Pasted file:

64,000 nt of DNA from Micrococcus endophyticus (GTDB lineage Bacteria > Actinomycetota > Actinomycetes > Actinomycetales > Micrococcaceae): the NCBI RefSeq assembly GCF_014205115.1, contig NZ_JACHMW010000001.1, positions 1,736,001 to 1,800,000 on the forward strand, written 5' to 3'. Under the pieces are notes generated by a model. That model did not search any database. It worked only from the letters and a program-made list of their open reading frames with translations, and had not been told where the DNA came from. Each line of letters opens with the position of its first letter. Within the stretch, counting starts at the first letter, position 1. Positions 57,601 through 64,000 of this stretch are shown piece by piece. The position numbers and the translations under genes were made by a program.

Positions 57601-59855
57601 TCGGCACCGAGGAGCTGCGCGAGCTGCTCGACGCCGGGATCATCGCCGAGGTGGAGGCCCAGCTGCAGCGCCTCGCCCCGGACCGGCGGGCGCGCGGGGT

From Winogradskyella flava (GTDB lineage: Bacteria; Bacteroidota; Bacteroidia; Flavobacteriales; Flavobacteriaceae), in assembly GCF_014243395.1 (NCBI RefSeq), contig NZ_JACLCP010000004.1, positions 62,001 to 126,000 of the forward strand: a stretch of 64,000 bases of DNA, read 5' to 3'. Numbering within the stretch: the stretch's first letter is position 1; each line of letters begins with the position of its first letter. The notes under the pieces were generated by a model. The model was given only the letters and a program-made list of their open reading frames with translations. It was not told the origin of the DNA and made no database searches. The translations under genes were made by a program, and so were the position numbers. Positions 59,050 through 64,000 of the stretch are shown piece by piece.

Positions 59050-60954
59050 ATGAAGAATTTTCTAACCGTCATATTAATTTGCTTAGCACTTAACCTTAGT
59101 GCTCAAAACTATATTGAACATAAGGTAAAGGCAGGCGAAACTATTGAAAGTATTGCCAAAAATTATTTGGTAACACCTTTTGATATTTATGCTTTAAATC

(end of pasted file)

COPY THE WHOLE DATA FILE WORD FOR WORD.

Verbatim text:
64,000 nt of DNA from Micrococcus endophyticus (GTDB lineage Bacteria > Actinomycetota > Actinomycetes > Actinomycetales > Micrococcaceae): the NCBI RefSeq assembly GCF_014205115.1, contig NZ_JACHMW010000001.1, positions 1,736,001 to 1,800,000 on the forward strand, written 5' to 3'. Under the pieces are notes generated by a model. That model did not search any database. It worked only from the letters and a program-made list of their open reading frames with translations, and had not been told where the DNA came from. Each line of letters opens with the position of its first letter. Within the stretch, counting starts at the first letter, position 1. Positions 57,601 through 64,000 of this stretch are shown piece by piece. The position numbers and the translations under genes were made by a program.

Positions 57601-59855
57601 TCGGCACCGAGGAGCTGCGCGAGCTGCTCGACGCCGGGATCATCGCCGAGGTGGAGGCCCAGCTGCAGCGCCTCGCCCCGGACCGGCGGGCGCGCGGGGT

From Winogradskyella flava (GTDB lineage: Bacteria; Bacteroidota; Bacteroidia; Flavobacteriales; Flavobacteriaceae), in assembly GCF_014243395.1 (NCBI RefSeq), contig NZ_JACLCP010000004.1, positions 62,001 to 126,000 of the forward strand: a stretch of 64,000 bases of DNA, read 5' to 3'. Numbering within the stretch: the stretch's first letter is position 1; each line of letters begins with the position of its first letter. The notes under the pieces were generated by a model. The model was given only the letters and a program-made list of their open reading frames with translations. It was not told the origin of the DNA and made no database searches. The translations under genes were made by a program, and so were the position numbers. Positions 59,050 through 64,000 of the stretch are shown piece by piece.

Positions 59050-60954
59050 ATGAAGAATTTTCTAACCGTCATATTAATTTGCTTAGCACTTAACCTTAGT
59101 GCTCAAAACTATATTGAACATAAGGTAAAGGCAGGCGAAACTATTGAAAGTATTGCCAAAAATTATTTGGTAACACCTTTTGATATTTATGCTTTAAATC